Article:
time when Hiram of Tyre was a friend of David and Solomon (1Ki 5:12), and an
ally of Israel. Hiram called Solomon "brother" (1Ki 9:13).
I WILL SEND FIRE UPON THE WALLS OF TYRE THAT WILL CONSUME
HER FORTRESSES: Many Tyrians became captives and were sold as slaves when
Alexander the Great destroyed Tyre in 332 BC (cf Ezek 26--28).
EDOM... HE PURSUED HIS BROTHER WITH A SWORD, STIFLING ALL
COMPASSION: Edom's sin that brought divine wrath down on its people was the
its treatment of the Israelites. The Edomites had been very hostile to their
"brother," Israel (Gen 25:29,30; Num 20:14; Deut 2:4; 23:7; Oba 1:12). This
hostility existed throughout the history of these two nations. This animosity
even led the Edomites to attack the Israelites with the sword (cf Obad 1:10).
I WILL SEND FIRE UPON TEMAN THAT WILL CONSUME THE
FORTRESSES OF BOZRAH: Consequently God would send destruction on Edom's
chief southern and northern cities (or districts), and thus on the whole land.
The Assyrians subjugated Edom in the eighth century BC, and the Nabateans, an
Arabian tribe, took it over in the fourth century BC.
AMMON: Ammon hired Balaam against israel (Num 22--25;
Deu 23:3,4), hated the people of Jabesh-gilead (1Sa 11:2), and hired the Syrians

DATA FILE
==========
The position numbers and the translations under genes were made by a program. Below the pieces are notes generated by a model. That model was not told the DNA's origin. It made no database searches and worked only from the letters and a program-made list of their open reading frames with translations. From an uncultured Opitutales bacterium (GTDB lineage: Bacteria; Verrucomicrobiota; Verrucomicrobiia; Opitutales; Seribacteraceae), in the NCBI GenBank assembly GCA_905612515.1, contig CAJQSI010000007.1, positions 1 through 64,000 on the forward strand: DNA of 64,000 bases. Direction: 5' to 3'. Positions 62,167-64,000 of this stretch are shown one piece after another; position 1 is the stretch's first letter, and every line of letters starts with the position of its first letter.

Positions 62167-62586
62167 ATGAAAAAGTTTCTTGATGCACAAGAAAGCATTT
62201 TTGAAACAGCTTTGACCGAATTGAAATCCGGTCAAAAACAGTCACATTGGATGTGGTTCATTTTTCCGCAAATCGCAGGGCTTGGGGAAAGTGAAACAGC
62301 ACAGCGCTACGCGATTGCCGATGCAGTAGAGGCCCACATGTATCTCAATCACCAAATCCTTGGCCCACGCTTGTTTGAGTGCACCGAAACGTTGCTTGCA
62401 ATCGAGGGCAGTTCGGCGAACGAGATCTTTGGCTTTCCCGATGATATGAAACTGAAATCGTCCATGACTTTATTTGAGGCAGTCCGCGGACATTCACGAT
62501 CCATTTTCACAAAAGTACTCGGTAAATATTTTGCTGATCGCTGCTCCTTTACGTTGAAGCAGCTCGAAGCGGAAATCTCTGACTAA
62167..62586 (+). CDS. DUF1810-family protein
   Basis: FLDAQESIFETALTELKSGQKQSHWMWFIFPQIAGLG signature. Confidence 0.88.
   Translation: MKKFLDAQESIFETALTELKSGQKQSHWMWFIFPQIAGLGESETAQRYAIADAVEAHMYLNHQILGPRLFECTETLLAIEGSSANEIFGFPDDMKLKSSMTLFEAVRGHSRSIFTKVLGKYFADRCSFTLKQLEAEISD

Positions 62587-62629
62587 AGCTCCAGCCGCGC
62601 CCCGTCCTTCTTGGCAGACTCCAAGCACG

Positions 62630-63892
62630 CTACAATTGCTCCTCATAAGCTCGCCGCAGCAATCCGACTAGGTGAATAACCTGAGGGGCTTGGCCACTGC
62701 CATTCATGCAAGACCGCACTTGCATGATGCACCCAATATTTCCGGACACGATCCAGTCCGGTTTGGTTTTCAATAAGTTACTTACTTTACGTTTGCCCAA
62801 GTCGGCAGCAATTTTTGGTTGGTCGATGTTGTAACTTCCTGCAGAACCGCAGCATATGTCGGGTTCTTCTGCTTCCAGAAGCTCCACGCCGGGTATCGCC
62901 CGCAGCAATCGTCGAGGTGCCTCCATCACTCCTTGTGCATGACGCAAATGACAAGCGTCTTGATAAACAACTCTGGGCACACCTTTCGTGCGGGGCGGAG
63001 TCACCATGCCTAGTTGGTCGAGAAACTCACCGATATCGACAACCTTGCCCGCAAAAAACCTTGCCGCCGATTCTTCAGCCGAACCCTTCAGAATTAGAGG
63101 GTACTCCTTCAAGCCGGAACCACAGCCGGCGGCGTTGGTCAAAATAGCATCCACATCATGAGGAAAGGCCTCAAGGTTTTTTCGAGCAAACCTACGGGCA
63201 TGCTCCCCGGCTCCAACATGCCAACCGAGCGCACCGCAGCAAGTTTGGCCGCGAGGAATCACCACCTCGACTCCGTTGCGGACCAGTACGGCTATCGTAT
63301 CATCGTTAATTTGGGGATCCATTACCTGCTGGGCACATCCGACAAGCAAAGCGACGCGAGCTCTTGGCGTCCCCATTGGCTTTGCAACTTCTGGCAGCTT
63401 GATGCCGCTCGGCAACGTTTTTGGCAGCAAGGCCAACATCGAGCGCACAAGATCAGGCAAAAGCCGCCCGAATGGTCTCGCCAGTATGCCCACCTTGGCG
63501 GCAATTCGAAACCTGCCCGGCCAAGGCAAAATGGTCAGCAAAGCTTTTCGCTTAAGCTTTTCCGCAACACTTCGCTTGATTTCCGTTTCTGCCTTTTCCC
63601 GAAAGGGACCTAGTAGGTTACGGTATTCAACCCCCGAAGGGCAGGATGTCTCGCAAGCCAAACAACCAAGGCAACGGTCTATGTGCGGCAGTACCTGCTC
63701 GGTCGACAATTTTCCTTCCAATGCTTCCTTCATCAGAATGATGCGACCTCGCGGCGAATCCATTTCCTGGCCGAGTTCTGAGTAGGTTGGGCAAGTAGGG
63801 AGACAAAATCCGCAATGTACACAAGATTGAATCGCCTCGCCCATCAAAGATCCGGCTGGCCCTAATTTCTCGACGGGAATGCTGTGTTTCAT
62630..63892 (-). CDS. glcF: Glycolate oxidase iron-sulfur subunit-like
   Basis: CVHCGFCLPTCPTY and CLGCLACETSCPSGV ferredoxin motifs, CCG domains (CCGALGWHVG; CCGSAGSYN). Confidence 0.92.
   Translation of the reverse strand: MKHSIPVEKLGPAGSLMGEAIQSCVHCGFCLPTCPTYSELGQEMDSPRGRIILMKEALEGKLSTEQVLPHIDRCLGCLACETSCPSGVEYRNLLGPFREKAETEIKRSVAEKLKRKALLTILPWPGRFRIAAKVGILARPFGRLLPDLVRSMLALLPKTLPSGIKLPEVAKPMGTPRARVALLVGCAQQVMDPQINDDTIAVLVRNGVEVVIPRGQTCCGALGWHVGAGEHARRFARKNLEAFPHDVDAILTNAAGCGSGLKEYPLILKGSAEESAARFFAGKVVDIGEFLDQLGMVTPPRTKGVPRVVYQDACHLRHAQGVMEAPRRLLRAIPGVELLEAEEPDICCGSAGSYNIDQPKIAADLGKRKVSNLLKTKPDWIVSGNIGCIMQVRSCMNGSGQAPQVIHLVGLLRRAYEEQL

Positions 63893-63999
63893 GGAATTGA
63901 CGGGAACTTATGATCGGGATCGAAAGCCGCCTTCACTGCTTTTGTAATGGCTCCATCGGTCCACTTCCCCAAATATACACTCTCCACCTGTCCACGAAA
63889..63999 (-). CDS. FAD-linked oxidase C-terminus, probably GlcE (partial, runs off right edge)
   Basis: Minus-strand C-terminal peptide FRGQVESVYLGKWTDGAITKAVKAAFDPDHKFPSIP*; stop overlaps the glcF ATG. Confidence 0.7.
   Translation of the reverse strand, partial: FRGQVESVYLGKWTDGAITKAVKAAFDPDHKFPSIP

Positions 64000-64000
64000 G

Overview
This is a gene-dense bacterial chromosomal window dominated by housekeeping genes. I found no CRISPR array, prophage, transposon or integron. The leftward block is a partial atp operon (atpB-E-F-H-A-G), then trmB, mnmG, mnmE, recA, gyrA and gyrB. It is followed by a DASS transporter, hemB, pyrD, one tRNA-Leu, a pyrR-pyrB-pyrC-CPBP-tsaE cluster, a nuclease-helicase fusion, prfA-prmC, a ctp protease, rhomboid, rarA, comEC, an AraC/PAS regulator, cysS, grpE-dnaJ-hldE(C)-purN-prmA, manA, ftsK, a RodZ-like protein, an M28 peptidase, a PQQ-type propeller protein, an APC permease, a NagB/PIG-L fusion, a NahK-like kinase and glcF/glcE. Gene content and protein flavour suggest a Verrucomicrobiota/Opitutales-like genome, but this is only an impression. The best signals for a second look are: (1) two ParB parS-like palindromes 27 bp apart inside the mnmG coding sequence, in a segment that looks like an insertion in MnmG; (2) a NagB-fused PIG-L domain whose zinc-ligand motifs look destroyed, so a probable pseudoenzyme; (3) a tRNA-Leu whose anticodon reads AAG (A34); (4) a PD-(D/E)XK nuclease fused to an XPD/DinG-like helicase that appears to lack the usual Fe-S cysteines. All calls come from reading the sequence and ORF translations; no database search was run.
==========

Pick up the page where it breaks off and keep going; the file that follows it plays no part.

to fight against David (2Sa 10:1-6).
HE RIPPED OPEN THE PREGNANT WOMEN OF GILEAD IN ORDER TO
EXTEND HIS BORDERS: This brutal slaughter terrorized and decimated the
population of Gilead, which bordered Ammon on the west. The Ammonites did this
to enlarge their territory merely for materialistic advantage, not for
RABBAH: The chief city of the Ammonites. Lying east of
the territory assigned to the tribe of Gad (Jos 13:25), it is frequently known
in the OT as "Rabbah of the children of Ammon" to distinguish it from other
towns of the same name. Rabbah was the Ammonite capital until the reign of
David, and here Uriah the Hittite was killed on David's orders (2Sa 11:1,15).
Joab finally captured the city, and David subjected the Ammonites to forced
labor (2Sa 12:27-31; 1Ch 20:1-3). The prophets referred to Rabbah as if it were
the only important city in the territory describing it as a fertile valley (Jer
49:2; Eze 21:20; 25:5).
In recent years Rabbah has regained its ancient splendor. It
is now called Amman, the capital of Jordan. Well-watered in fertile environs,
the city's location on the Hejaz railway is strategic.
HER KING WILL GO INTO EXILE, HE AND HIS OFFICIALS
TOGETHER: This happened when Tiglath-Pileser III invaded Ammon in 734 BC,
but Ammon's final defeat came when Nebuchadnezzar sacked Rabbah and took many of
Ammon's citizens captive to Babylon around 586 BC.